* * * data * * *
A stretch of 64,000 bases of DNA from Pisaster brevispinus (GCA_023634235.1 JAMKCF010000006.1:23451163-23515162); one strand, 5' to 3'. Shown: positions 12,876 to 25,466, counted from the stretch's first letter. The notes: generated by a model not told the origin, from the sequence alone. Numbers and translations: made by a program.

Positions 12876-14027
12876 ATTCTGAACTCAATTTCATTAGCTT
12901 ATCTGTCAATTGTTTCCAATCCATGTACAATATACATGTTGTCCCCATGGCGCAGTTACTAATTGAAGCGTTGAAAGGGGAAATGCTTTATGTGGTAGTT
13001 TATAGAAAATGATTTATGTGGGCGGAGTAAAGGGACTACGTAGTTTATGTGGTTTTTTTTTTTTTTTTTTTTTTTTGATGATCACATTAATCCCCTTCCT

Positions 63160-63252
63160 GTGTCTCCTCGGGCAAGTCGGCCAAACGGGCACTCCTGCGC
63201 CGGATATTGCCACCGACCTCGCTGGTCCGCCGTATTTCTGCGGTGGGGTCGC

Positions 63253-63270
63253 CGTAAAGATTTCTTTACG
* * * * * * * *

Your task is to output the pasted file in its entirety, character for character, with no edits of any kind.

A stretch of 64,000 bases of DNA from Pisaster brevispinus (GCA_023634235.1 JAMKCF010000006.1:23451163-23515162); one strand, 5' to 3'. Shown: positions 12,876 to 25,466, counted from the stretch's first letter. The notes: generated by a model not told the origin, from the sequence alone. Numbers and translations: made by a program.

Positions 12876-14027
12876 ATTCTGAACTCAATTTCATTAGCTT
12901 ATCTGTCAATTGTTTCCAATCCATGTACAATATACATGTTGTCCCCATGGCGCAGTTACTAATTGAAGCGTTGAAAGGGGAAATGCTTTATGTGGTAGTT
13001 TATAGAAAATGATTTATGTGGGCGGAGTAAAGGGACTACGTAGTTTATGTGGTTTTTTTTTTTTTTTTTTTTTTTTGATGATCACATTAATCCCCTTCCT

Positions 63160-63252
63160 GTGTCTCCTCGGGCAAGTCGGCCAAACGGGCACTCCTGCGC
63201 CGGATATTGCCACCGACCTCGCTGGTCCGCCGTATTTCTGCGGTGGGGTCGC

Positions 63253-63270
63253 CGTAAAGATTTCTTTACG